CommunityDean’s List: Ricardo Diaz


Etan Berkowitz
writes on November 17, 2012

Dean’s List is Treehouse’s way of showing the world people who are passionate about learning, bettering themselves and making a difference. This is where we where highlight some of our extraordinary members.

Everyone, please welcome Ricardo Diaz into your lives. He’s our newest Dean’s List member and an inspiration. Ricardo was a factory worker for the majority of his life when one day it clicked, he wanted to learn something new and create extraordinary things. After successfully creating and managing an online forum Ricardo’s love for the web blossomed and began seriously learning web development. Check out his wonderful personal website here:

The Interview:

What is your background?

I am currently a web designer for Herman Miller. But I also run my own business Black Lion Media. It’s still in the works though as I go through the whole process of registering the name, logo, and lawyers. Starting a small business takes lots of work and, apparently, money but it’s a great feeling doing what you love to do.

What were you doing before Treehouse?

Before Treehouse, I was a factory worker specifically an assembly worker. I spent long hours putting together all different types of things over the years. From safety glasses to server cabinets. I did it for over 10 years and seen many in the industry lose hope and their health. Seeing someone who is just 10 years older than you struggle with pain in their joints or barely being able to stand for longer than 4 hours throws up a warning flag. I know it did for me.

One day I told my supervisor that I was going to college for web design. I remember he stared at me for a second and told me something that to this day I remember. He told me that he was talking to his wife the other day about me. He told me that he saw something in me that he didn’t see in the other workers. That I didn’t belong there. He said lots of us here are working this field because life just happened to drop us here and we got stuck. But you…you can do better. Don’t end up like us ok?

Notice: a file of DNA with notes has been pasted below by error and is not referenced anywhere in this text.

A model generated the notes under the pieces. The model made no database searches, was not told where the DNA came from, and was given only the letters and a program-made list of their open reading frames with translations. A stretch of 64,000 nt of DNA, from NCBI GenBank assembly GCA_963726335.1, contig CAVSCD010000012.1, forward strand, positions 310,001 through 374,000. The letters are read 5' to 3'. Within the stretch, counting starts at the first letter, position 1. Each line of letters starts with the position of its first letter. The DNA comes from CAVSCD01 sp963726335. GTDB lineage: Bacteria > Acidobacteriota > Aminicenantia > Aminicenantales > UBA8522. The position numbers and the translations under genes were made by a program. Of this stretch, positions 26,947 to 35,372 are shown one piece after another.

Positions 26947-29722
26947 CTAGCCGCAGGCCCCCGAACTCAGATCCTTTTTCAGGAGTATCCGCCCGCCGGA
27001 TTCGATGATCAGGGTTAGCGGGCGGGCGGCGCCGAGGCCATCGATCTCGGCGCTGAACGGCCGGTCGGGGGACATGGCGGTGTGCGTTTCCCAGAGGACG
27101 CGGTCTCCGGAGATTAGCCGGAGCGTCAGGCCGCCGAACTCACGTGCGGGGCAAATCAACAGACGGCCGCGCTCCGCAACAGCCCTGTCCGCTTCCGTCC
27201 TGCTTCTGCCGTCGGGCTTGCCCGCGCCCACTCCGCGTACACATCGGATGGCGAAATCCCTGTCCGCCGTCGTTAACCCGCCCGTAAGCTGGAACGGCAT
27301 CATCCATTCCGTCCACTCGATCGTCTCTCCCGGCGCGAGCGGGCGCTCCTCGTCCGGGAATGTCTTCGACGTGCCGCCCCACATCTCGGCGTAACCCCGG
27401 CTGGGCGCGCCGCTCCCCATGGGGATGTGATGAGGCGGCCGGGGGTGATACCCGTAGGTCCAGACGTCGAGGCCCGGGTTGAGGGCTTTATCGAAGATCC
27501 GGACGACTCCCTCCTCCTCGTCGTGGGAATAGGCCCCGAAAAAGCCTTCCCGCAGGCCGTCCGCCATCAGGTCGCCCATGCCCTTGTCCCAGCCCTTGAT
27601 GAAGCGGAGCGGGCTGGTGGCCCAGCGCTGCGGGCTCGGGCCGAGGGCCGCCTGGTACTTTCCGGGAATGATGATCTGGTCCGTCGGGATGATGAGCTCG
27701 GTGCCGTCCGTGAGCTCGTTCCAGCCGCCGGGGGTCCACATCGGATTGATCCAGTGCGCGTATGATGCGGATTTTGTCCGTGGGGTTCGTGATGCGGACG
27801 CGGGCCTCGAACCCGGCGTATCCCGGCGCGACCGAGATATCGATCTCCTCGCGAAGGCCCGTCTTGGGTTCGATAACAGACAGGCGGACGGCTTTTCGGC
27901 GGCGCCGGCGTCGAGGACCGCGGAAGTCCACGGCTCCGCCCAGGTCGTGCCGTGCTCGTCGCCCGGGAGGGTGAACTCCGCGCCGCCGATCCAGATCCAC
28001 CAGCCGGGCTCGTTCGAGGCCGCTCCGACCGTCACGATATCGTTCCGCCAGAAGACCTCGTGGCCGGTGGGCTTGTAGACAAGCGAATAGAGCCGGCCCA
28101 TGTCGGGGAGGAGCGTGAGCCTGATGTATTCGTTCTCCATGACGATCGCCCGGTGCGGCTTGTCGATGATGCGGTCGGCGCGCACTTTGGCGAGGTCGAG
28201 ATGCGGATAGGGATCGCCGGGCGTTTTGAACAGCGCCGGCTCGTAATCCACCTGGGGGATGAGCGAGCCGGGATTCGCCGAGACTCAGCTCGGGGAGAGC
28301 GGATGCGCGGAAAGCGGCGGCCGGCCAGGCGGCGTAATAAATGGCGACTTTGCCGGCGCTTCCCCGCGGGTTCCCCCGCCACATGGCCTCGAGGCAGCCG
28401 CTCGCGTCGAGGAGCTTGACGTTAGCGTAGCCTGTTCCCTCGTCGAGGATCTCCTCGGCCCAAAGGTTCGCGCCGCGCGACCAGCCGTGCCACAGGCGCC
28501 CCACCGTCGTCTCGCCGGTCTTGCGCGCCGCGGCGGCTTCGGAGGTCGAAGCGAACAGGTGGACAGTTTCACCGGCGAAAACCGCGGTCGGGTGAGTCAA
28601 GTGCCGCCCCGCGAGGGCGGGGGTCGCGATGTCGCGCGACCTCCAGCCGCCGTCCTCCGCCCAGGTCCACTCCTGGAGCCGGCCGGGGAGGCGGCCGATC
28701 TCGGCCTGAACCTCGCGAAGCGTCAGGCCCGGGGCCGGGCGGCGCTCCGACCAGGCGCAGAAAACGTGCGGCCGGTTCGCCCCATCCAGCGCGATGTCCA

A year later I told him I was quitting to move to Michigan. He was taken by surprise but told me that he never wanted to see me here again. He knew that I was going there to start a new life and he was just happy for me. The following year I graduated from college with an associates in web development and a passion to be better off than my parents, family, and those cool guys in the assembly line.

What made you want to learn web design?

Funny story but I just happen to have it drop on my lap one day. I was a teacher for a forum at the time. We were using Phpbb to run the site. We actually happen to get a good following of 100 members. Then the founder decided to one day abandon the forum and leave.

People were kind of shocked and started leaving. I decided to start my own forum and recruited all the other teachers to it. Students from the school made their way to mine and it grew pretty fast within a couple of years. During that time I spent a lot of time modifying the code and making the website more interactive and even designed a website for the forum. That’s when the design bug hit me and I began my journey.

How has Treehouse helped you get to where you are now?

Treehouse managed to do quite a bit in making me a better designer and developer. When I was going to college a lot of the things they were teaching me were outdated by about 10 years. For my HTML class they were teaching me to use iframes to create a three section website.

I remember my first paying client was a friend of mine. I was so proud of the site I created for him. I created it using iframes and CSS on top of the page and I thought this was it. I made it! I laugh now but I couldn’t believe how naive I was back then. Within a few months he changed the site and didn’t tell me.